A Killeen man was sentenced in the 264th Judicial District Court of Judge Paul LePak on Friday to prison time for two felony offenses after shooting a pellet gun through the window of a home with an infant inside in 2017, an official said on Monday.
Mickey Sean Miller, 29, was sentenced to 16 months in state jail for aggravated assault with a deadly weapon, a second-degree felony, and 10 years in prison for burglary of a habitation with intent to commit other felony, a first-degree felony, said Adela Gomez with the Bell County District Attorney's Office.
Miller is listed in the Bell County Jail as of Monday morning on bonds totaling $15,000 on three misdemeanor charges, according to jail records.
On Nov. 28, 2017, Killeen police responded to the 3300 block of Bugle Drive.
A man told police he went into his 3-week-old daughter’s room to check on her in her crib when he heard a “pop” sound from outside and saw glass from a window shatter, according to the arrest affidavit.
The man and another woman grabbed the baby, and ran from the room. Later, when a resident of the home inspected the window, six holes were found outside the window pane, along with two holes that seemed to puncture both panes of glass.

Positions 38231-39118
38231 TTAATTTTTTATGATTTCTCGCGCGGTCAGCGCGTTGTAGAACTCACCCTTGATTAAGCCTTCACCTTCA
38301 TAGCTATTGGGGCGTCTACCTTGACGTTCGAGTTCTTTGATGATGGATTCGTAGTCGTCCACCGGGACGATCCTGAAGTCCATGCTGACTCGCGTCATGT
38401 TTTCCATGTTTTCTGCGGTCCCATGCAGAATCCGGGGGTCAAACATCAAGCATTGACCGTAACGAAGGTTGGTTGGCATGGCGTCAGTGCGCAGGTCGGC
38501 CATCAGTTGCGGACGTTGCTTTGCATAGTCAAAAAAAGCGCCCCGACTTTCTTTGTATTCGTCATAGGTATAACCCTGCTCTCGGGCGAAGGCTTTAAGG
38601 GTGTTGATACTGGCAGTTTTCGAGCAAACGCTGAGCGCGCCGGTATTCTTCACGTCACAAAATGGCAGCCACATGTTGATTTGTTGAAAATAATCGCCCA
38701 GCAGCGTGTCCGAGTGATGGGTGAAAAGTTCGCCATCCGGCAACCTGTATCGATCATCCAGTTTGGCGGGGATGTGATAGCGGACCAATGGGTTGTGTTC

Police saw a window in the home of a neighbor that had a direct line of sight into the infant’s room, according to the affidavit. Police got a search warrant, entered the home, and found Miller inside.
Officers found parts of a disassembled BB gun located in two different trash cans, BB gun ammunition and a CO-2 cartridge inside a garage.
When police spoke with Miller, he told officers that he opened the window for fresh air, and “forgot he had a CO-2 powered BB gun in his hand at the time,” police said.
Miller then told police he had a medical condition that causes him to twitch, and ended up twitching and “firing a few shots” at his neighbors’ window.
Miller has three misdemeanor charges outstanding from the Belton Police Department: assault causing bodily injury to a family member, a Class A misdemeanor; unlawful restraint, a Class A misdemeanor; and possession of drug paraphernalia, a Class C misdemeanor, jail records showed.